I like a bike that turns on the front wheel the way the latest-generation YZ450F handles. And lowering the back of a bike is not usually the first path I choose in adjusting the ride height of my bike. But one thing I have learned is that if I want improved stability without losing much in the turning, there is a smart way to do it—use a lowering link. That way, I can run my shock preload stiffer and keep the bike turning where I want it, but the bike rides a little lower in the back making it more stable overall.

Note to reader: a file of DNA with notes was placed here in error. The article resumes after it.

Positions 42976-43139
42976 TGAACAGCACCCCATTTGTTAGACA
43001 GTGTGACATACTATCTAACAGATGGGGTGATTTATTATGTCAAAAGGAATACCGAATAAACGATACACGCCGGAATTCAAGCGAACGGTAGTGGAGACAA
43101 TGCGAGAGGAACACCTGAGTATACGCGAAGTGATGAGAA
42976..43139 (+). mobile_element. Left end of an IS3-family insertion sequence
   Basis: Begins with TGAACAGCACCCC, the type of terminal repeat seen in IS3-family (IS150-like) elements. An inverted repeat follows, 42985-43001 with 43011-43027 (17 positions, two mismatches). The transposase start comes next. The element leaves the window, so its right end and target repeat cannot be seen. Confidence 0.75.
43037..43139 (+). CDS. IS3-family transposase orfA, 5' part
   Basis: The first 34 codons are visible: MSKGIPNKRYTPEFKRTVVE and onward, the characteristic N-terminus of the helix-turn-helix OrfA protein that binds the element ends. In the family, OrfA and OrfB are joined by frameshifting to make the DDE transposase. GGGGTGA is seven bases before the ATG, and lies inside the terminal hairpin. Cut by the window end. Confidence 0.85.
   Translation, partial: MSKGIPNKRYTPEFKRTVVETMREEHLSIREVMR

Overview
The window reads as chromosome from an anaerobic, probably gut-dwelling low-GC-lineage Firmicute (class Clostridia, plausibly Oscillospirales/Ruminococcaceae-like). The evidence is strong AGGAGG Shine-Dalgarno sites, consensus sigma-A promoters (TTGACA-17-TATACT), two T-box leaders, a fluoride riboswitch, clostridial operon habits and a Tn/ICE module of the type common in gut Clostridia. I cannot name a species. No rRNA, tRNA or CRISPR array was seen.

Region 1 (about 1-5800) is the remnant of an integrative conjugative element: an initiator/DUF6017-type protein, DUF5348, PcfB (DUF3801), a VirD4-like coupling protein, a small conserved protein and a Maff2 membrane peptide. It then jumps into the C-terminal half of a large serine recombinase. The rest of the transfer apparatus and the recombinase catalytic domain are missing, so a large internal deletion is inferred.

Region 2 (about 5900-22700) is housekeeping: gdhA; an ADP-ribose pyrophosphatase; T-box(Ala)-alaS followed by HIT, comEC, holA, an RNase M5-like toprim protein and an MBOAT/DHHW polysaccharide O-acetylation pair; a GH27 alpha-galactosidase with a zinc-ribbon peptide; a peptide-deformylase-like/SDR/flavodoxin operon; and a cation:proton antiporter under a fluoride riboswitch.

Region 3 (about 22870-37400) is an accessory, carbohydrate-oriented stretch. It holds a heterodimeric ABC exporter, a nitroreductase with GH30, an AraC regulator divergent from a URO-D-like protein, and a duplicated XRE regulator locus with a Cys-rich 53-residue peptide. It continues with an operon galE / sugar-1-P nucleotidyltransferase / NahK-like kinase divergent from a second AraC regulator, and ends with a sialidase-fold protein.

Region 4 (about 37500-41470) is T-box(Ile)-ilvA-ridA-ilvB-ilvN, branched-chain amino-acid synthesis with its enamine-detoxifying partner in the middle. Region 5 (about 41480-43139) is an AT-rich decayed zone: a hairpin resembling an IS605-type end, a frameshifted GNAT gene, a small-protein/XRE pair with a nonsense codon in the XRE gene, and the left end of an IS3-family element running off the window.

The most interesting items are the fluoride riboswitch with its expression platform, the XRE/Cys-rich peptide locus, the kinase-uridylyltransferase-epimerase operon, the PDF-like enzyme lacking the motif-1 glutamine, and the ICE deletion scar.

The Ride Engineering link is bolt-on ready, assembled with bearings and seals, and it takes all of about 10 minutes to swap links. This drops the back of the YZ-F about 10mm, and we didn’t even readjust the sag. Our sag was still 100mm (Ride Engineering recommends 102–110, which we tried but found was too low even with the stock link, for us), but the back of the bike became a little lower. On the track you could easily feel the difference, mostly in that the front end was staying straight a lot easier on the choppy straights. It felt like the bike was hooking up just a little better and nothing much happened to the turning; for sure it didn’t get lazy, like if we had dropped the sag down to achieve the same feeling. This also keeps the bike planted-feeling and not wallowy. Our pickiest riders did feel it took just a little more effort in the bar to start the turn. The change is subtle but effective. It was like a suspension revalve in a lot of ways, but we really like the stock setup of the YZ-F to begin with. The Star Racing and Motoconcepts Yamaha race teams run this link and so can you for $224.59. - Jimmy Lewis